1.3 Applications 9

1.4 Conclusions 14

2 Connections Between Artificial Intelligence and Computational Complexity and the Complexity of Graphs 17
Angel Garrido

2.1 Introduction 17

2.2 Representation Methods 18

2.3 Searching Methods 20

2.4 Turing Machines 22

2.5 Fuzzy Logic and Fuzzy Graphs 24

2.6 Fuzzy Optimization 26

2.7 Fuzzy Systems 27

2.8 Problems Related to AI 27

2.9 Topology of Complex Networks 28

2.10 Hierarchies 30

2.11 Graph Entropy 32

2.12 Kolmogorov Complexity 34

2.13 Conclusion 37

3 Selection-Based Estimates of Complexity Unravel Some Mechanisms and Selective Pressures Underlying the Evolution of Complexity in Artificial Networks 41
Herve Le Nagard and Olivier Tenaillon

3.1 Introduction 41

3.2 Complexity and Evolution 42

3.3 Macroscopic Quantification of Organismal Complexity 43

3.4 Selection-Based Methods of Complexity 44

3.5 Informational Complexity 44

3.6 Fisher Geometric Model 46

3.7 The Cost of Complexity 48

3.8 Quantifying Phenotypic Complexity 49

3.9 Darwinian Adaptive Neural Networks (DANN) 52

3.10 The Different Facets of Complexity 54

3.11 Mechanistic Understanding of Phenotypic Complexity 56

3.12 Selective Pressures Acting on Phenotypic Complexity 57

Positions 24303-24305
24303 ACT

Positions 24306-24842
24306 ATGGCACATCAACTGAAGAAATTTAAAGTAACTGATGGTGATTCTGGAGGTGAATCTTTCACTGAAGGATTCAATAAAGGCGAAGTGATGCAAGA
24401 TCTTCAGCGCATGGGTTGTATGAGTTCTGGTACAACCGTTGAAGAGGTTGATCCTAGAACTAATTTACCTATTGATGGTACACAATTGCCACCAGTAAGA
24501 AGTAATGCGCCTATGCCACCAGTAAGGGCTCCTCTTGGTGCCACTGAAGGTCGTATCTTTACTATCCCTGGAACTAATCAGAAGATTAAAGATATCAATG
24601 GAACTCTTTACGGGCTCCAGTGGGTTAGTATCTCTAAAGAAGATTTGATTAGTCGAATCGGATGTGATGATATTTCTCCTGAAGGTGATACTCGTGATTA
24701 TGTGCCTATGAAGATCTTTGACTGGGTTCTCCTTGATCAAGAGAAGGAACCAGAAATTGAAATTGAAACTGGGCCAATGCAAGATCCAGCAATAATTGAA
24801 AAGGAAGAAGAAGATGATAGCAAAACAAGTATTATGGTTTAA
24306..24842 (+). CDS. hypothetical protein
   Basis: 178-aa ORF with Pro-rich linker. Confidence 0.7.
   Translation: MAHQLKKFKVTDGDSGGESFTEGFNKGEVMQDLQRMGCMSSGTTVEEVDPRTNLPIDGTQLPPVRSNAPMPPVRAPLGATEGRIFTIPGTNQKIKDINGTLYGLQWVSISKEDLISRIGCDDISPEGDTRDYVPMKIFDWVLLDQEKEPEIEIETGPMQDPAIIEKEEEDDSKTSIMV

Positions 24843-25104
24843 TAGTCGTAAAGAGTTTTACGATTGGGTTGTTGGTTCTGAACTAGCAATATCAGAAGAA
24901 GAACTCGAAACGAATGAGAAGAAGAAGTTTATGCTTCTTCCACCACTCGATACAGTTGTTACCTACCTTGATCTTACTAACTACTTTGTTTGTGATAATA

3.13 Conclusion and Perspectives 57

4 Three Types of Network Complexity Pyramid 63
Fang Jin-Qing, Li Yong, and Liu Qiang

4.1 Introduction 63

4.2 The First Type: The Life’s Complexity Pyramid (LCP) 64

4.3 The Second Type: Network Model Complexity Pyramid 67

4.4 The Third Type: Generalized Farey Organized Network Pyramid 78

4.5 Main Conclusions 96

5 Computational Complexity of Graphs 99
Stasys Jukna

5.1 Introduction 99

5.2 Star Complexity of Graphs 100

5.3 From Graphs to Boolean Functions 107

5.4 Formula Complexity of Graphs 116

5.5 Lower Bounds via Graph Entropy 121

5.6 Depth-2 Complexity 126

5.7 Depth-3 Complexity 138

5.8 Network Complexity of Graphs 145

5.9 Conclusion and Open Problems 150

6 The Linear Complexity of a Graph 155
David L. Neel and Michael E. Orrison

6.1 Rationale and Approach 155

6.2 Background 157

6.3 An Exploration of Irreducible Graphs 161

6.4 Bounds on the Linear Complexity of Graphs 164

6.5 Some Families of Graphs 168

6.6 Bounds for Graphs in General 173

6.6.1 Clique Partitions 173

6.7 Conclusion 174

7 Kirchhoff's Matrix-Tree Theorem Revisited: Counting Spanning Trees with the Quantum Relative Entropy 177